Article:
More Details Hide Details He took 1 for 131 as seven catches were dropped off his bowling, including Arthur Morris (153) before he had scored - and England lost by an innings. He was subsequently diagnosed as suffering from shingles and despite a recovery and a green wicket tailor-made for his bowling in the second Test he was dropped from the side, and watched as the younger Frank Tyson and Brian Statham bowled England to victory.
  • 1953
    Age 34
    In 1953 at 35, an age by which many fast bowlers have retired from first-class cricket, Bedser demonstrated his longevity by helping England regain the Ashes.
    More Details Hide Details He took 39 wickets at an average of 17.48 at home to Australia, including career-best match figures of 14 for 99 in the Nottingham Test. Bedser founded his success on accuracy of line and length, bowled at a medium pace from a short run-up, using his powerful shoulders and large hands to achieve sharp inswing and surprising batsmen with occasional leg cutters.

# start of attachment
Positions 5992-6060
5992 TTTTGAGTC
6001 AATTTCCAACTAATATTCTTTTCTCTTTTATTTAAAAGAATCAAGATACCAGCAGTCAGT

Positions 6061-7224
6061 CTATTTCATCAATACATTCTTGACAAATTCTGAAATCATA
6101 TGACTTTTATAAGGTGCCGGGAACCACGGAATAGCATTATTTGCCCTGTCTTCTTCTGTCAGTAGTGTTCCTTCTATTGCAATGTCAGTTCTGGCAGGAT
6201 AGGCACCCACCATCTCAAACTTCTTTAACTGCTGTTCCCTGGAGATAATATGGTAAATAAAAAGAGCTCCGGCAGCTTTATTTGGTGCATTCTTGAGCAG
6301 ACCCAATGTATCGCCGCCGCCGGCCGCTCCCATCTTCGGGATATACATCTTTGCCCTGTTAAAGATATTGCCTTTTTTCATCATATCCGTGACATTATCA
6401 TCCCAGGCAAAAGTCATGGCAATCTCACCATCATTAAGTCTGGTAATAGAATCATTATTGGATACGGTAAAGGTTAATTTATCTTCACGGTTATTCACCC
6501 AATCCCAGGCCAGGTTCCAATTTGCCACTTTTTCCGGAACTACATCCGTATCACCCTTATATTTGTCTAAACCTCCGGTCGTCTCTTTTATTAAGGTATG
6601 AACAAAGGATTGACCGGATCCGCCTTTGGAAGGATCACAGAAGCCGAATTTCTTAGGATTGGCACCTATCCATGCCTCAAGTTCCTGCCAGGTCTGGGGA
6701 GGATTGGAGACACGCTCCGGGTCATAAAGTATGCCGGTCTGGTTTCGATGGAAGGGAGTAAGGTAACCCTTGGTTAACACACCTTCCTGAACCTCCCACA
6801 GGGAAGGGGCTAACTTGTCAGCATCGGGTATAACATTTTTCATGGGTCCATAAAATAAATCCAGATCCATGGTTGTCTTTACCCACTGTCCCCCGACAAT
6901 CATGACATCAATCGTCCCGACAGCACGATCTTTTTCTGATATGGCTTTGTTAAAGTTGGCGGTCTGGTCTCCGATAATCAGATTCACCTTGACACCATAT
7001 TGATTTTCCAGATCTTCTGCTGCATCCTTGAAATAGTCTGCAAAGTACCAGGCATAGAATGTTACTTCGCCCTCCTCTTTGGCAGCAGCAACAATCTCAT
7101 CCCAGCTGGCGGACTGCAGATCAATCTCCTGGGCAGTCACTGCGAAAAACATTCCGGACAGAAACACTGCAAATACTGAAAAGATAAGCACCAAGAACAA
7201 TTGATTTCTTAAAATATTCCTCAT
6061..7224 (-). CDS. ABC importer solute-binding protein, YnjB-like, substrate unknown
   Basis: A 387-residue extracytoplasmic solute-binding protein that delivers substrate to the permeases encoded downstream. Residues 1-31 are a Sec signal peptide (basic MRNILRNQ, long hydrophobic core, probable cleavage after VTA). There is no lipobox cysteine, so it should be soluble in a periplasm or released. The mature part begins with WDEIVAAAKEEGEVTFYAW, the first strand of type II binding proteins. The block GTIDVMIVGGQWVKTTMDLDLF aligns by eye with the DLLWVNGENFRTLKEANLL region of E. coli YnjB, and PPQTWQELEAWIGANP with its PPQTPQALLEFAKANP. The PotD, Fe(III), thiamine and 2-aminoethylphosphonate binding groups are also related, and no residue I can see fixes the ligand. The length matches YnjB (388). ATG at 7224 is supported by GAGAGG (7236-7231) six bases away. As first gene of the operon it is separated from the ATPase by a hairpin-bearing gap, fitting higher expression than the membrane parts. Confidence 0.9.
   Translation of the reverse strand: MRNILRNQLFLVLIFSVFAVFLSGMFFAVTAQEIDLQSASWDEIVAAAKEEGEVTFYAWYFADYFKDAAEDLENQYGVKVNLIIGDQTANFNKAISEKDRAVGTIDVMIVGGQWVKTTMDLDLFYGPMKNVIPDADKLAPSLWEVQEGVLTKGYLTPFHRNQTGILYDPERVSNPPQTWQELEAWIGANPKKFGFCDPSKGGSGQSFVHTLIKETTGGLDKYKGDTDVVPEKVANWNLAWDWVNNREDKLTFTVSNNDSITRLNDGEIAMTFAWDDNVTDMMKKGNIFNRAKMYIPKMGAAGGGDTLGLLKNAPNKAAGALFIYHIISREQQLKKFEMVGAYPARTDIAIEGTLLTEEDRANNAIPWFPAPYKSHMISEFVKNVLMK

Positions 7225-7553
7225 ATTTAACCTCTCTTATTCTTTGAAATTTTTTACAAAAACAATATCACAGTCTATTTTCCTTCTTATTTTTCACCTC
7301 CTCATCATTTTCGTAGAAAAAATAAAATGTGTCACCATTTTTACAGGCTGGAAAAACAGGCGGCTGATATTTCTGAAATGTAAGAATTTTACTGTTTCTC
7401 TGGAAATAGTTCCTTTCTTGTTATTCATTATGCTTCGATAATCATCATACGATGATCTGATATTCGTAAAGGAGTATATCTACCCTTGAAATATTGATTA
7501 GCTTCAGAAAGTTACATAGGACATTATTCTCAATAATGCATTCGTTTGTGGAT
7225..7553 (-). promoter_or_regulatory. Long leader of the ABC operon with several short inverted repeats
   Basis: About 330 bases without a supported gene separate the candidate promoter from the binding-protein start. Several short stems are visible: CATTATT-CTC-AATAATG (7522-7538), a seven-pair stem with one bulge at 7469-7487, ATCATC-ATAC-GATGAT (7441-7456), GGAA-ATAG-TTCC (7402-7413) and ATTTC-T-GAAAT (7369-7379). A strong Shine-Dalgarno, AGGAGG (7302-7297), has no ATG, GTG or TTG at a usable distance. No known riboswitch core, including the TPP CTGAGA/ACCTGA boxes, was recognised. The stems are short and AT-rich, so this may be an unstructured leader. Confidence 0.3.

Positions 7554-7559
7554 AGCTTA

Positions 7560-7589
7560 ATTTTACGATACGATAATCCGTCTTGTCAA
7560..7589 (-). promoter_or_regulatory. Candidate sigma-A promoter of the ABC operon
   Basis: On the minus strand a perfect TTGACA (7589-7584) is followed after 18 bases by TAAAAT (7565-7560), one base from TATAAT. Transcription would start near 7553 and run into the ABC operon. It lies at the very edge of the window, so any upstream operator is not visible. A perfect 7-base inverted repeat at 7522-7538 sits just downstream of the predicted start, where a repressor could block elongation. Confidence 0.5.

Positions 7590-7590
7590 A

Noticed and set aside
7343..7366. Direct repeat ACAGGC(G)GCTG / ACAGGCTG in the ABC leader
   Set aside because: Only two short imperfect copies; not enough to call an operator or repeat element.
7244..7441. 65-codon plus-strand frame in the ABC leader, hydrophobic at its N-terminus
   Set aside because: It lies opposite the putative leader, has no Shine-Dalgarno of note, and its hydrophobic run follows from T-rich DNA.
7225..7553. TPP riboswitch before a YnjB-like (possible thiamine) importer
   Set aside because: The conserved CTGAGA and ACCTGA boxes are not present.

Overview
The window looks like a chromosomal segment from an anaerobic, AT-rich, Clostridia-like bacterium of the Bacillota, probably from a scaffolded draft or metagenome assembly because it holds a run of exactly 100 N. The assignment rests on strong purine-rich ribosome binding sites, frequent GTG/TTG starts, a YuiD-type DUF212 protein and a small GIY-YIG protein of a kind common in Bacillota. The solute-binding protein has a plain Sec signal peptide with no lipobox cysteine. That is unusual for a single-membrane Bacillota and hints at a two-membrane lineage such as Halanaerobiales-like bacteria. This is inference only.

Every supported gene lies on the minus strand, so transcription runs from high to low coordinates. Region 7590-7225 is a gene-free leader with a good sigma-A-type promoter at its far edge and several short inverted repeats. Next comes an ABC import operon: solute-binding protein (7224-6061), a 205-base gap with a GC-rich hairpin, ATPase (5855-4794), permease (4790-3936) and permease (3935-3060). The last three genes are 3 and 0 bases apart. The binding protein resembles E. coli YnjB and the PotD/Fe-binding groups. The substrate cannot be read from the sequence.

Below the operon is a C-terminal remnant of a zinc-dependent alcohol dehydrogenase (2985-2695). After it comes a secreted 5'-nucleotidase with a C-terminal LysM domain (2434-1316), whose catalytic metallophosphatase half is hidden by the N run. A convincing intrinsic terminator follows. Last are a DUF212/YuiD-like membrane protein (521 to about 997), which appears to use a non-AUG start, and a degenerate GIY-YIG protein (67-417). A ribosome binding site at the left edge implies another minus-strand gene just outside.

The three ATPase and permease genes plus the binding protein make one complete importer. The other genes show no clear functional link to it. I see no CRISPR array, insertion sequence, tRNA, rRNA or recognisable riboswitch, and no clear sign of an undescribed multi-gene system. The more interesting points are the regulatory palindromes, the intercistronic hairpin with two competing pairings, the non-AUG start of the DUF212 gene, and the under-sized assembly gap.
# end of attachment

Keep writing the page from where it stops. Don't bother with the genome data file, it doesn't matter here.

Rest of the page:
• 1950
    Age 31
    His entire first-class career spanned 485 matches, in which he helped Surrey to eight County Championships between 1950 and 1958.
    More Details Hide Details Bedser occasionally captained the side in place of Stuart Surridge or Peter May. He took 100 wickets in a county season eleven times, figures that place him high amongst the game's greats. He took five or more wickets in an innings 96 times, and ten wickets or more in a match 16 times.